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Is there a way to get the homogeneous part of certain degree of a (multivariate) polynomial?

asked 2017-10-15 12:37:26 -0600

descudero gravatar image

updated 2017-10-15 16:55:28 -0600

Every multivariate polynomial $f\in\Bbb F[x_1,\ldots,x_n]$ of degree $d$ can be written as $f = f_0+f_1+\cdots+f_d$, where $f_i$ is a homogeneous polynomial of degree $i$. Is there a direct way to get each $f_i$ given $f$ in SageMath? For a specific application I have where I only need $f_d$ I am homogenizing and then setting $h=0$, and based on this I wrote an ugly script that recursively finds $f_i$.

Is there a cleaner (and more efficient) way to do this?

Thanks for the help!

EDIT:

This is the code I'm using to obtain $f_d$ from $f$

fd = R( f.homogenize()(h=0) )

where R is the multivariate polynomial ring (parent of $f$). If I want $f_{d-1}$ for example, I can define $g$ as $f - f_d$ and apply the line to $g$. This recursive definition is not satisfactory since to get $f_i$ I need to have all $f_{i+1},\ldots,f_d$ first, which is inefficient. Also, that trick of homogenizing, evaluating $h=0$ and coercing the result back to the original polynomial ring is not very neat.

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Hint: if you provide your code, the collective wisdom of Ask Sage answerers may help improve it!

slelievre gravatar imageslelievre ( 2017-10-15 14:14:19 -0600 )edit

@slelievre Ok! I'm new in this forum, thanks for pointing that out! I've edited my answer, hopefully that helps :)

descudero gravatar imagedescudero ( 2017-10-15 16:56:12 -0600 )edit

3 answers

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answered 2017-10-15 17:12:16 -0600

tmonteil gravatar image

Here is a possible way:

Landscape (a concrete example to fix ideas):

sage: R.<x,y> = QQ[]
sage: P = x^2+x*y+x+2

Instead of a list (with possibly lot of zeroes), let me use a defaultdict to collect the polynomials:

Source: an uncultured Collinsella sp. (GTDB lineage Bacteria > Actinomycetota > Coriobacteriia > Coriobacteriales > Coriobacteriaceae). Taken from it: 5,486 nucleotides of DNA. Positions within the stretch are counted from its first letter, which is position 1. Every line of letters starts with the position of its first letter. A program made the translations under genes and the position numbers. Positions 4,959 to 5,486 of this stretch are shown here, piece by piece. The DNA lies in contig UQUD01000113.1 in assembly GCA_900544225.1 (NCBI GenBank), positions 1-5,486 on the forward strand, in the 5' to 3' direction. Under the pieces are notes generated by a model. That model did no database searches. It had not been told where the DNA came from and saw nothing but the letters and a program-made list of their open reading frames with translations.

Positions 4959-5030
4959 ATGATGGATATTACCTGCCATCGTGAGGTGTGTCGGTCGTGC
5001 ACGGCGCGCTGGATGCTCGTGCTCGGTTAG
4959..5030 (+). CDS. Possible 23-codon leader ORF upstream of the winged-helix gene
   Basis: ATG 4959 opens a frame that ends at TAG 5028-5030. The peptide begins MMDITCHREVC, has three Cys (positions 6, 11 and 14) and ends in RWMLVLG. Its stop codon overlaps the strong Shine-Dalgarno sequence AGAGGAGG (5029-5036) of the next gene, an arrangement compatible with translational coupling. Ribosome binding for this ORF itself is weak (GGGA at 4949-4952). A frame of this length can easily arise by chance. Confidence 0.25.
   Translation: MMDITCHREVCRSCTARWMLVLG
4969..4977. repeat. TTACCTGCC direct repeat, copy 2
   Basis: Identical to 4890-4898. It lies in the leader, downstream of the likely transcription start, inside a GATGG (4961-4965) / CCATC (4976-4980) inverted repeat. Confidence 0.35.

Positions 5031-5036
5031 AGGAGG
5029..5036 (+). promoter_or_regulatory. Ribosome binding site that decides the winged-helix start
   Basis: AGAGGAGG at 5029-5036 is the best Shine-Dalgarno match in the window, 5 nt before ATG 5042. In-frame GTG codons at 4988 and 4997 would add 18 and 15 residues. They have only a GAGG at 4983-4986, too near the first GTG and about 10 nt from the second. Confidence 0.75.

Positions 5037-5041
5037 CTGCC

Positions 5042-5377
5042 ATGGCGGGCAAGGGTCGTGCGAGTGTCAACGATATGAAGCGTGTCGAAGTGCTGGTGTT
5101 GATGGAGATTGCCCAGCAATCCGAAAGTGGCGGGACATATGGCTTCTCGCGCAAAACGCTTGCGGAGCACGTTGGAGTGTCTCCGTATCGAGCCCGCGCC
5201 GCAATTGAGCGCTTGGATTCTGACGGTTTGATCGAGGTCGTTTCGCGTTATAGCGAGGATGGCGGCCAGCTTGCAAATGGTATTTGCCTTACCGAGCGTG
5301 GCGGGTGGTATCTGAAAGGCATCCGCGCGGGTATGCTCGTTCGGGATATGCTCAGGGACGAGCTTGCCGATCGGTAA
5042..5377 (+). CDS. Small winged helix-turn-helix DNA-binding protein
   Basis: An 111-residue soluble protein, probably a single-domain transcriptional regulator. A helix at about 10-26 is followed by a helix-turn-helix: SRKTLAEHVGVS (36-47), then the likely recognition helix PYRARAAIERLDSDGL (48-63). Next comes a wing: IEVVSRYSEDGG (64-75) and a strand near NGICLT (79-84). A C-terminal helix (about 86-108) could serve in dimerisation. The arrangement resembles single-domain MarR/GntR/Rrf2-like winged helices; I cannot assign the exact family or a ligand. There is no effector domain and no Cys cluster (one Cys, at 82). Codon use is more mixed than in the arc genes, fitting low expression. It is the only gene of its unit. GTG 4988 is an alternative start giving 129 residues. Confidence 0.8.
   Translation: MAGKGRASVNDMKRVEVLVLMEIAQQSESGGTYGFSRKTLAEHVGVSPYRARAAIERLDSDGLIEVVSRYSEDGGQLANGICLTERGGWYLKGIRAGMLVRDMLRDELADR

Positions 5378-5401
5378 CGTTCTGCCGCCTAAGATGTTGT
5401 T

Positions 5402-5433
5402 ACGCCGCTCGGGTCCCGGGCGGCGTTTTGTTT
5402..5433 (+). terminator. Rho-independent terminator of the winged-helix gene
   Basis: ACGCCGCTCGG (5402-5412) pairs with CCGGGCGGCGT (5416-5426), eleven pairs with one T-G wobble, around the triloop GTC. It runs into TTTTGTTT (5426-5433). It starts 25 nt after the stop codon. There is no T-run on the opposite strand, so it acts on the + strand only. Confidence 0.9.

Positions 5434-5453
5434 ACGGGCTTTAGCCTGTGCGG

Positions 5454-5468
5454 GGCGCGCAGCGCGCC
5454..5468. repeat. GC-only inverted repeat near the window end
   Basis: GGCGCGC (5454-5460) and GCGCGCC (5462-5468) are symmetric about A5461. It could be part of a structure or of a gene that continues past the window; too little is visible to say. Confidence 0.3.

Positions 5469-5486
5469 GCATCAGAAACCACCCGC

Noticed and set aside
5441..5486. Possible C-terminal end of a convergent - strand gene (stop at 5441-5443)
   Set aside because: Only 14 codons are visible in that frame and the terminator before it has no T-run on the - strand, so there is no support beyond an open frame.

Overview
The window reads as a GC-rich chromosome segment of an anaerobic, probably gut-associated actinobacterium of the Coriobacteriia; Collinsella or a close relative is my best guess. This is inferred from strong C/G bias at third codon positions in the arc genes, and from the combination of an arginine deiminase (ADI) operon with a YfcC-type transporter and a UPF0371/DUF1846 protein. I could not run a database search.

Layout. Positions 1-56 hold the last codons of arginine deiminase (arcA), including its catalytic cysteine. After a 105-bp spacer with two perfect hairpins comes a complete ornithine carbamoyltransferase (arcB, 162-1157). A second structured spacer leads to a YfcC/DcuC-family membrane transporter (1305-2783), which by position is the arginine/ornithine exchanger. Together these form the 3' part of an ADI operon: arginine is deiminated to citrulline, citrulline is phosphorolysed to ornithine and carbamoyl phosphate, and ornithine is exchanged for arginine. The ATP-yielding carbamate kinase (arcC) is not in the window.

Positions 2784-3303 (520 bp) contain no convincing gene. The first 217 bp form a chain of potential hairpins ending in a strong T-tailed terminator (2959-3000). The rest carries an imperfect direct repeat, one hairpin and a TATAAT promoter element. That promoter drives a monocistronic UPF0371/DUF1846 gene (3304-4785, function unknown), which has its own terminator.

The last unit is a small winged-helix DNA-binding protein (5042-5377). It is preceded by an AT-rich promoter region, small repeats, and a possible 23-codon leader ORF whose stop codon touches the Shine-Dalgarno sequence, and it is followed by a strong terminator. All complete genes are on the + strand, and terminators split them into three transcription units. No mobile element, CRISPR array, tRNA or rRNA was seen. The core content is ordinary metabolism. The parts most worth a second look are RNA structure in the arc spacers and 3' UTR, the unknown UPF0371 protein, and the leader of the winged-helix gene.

sage: from collections import defaultdict
sage: d = defaultdict(P.parent())

Then we can feed it by iterating over the polynomial:

sage: for coeff,monom in P:
....:     d[monom.degree()] += coeff * monom

So we have:

sage: d
defaultdict(Multivariate Polynomial Ring in x, y over Rational Field, {0: 2, 1: x, 2: x^2 + x*y})
sage: d[0]
2
sage: d[1]
x
sage: d[2]
x^2 + x*y
sage: d[3]
0
sage: d[123]
0
sage: d[123].parent()
Multivariate Polynomial Ring in x, y over Rational Field
sage: sum(d[i] for i in d)
x^2 + x*y + x + 2
sage: sum(d[i] for i in d) == P
True
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Thanks a lot for the reply! Something I didn't know is that I could iterate over coefficients and monomials of a polynomial like you did (where is that stated in the documentation?), that makes the work much easier.

descudero gravatar imagedescudero ( 2017-10-16 07:35:04 -0600 )edit

The problem is that the __iter__ method is hidden, but you can get its documentation as follows:

 sage: P.__iter__?
tmonteil gravatar imagetmonteil ( 2017-10-16 10:16:17 -0600 )edit
1

answered 2017-10-15 22:07:23 -0600

dan_fulea gravatar image

Just an other way, extract a version of dPart below adapted for the own needs...

Let us fix some test data.

sage: var( 'x,y,z' );
sage: F = 27*x^5 + x^2*y^2 + 19*z^4 + 55*x*y*z + 6
sage: F = F.polynomial( QQ )

(1)

sage: def dPart( F, d ):
....:     return sum( [ F.monomial_coefficient(m) * m
....:                   for m in F.monomials() 
....:                   if  m.total_degree() == d ] )
....: 

sage: for d in range(6):
....:     print "total degree %s -> %s" % ( d, dPart( F, d ) )
....:     
total degree 0 -> 6
total degree 1 -> 0
total degree 2 -> 0
total degree 3 -> 55*x*y*z
total degree 4 -> x^2*y^2 + 19*z^4
total degree 5 -> 27*x^5

(2) "Same", but not so easy to digest:

dPart = lambda F, d: sum( [ c*m for c,m in F if m.total_degree() == d ] )

(3) Or parse correspondingly the information in F.dict(), but this would be the too explicit solution:

sage: def dPart( F, d ):
....:     vars = F.variables()
....:     return sum( [ coeff * prod( [ vars[k]^degrees[k] for k in range(len(vars)) ] )
....:                   for degrees, coeff in F.dict().items()
....:                   if  sum(degrees) == d ] )
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Thanks for your answer! I like this approach. However, every time you need the same polynimial you need to do the same iteration over and over again, which is avoided in the solution in the other answer by using the dictionary. What I like about this one though is how concise it is (specially the lambda one)

descudero gravatar imagedescudero ( 2017-10-16 07:34:56 -0600 )edit
0

answered 2017-10-16 09:26:59 -0600

Ant gravatar image

If you don't want to write your own functions, you can also try adding O(d+1) in the corresponding power series ring to kill all higher order terms, then extract the polynomial back using .polynomial(), and then using your homogenize idea

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Asked: 2017-10-15 12:37:26 -0600

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Last updated: Oct 16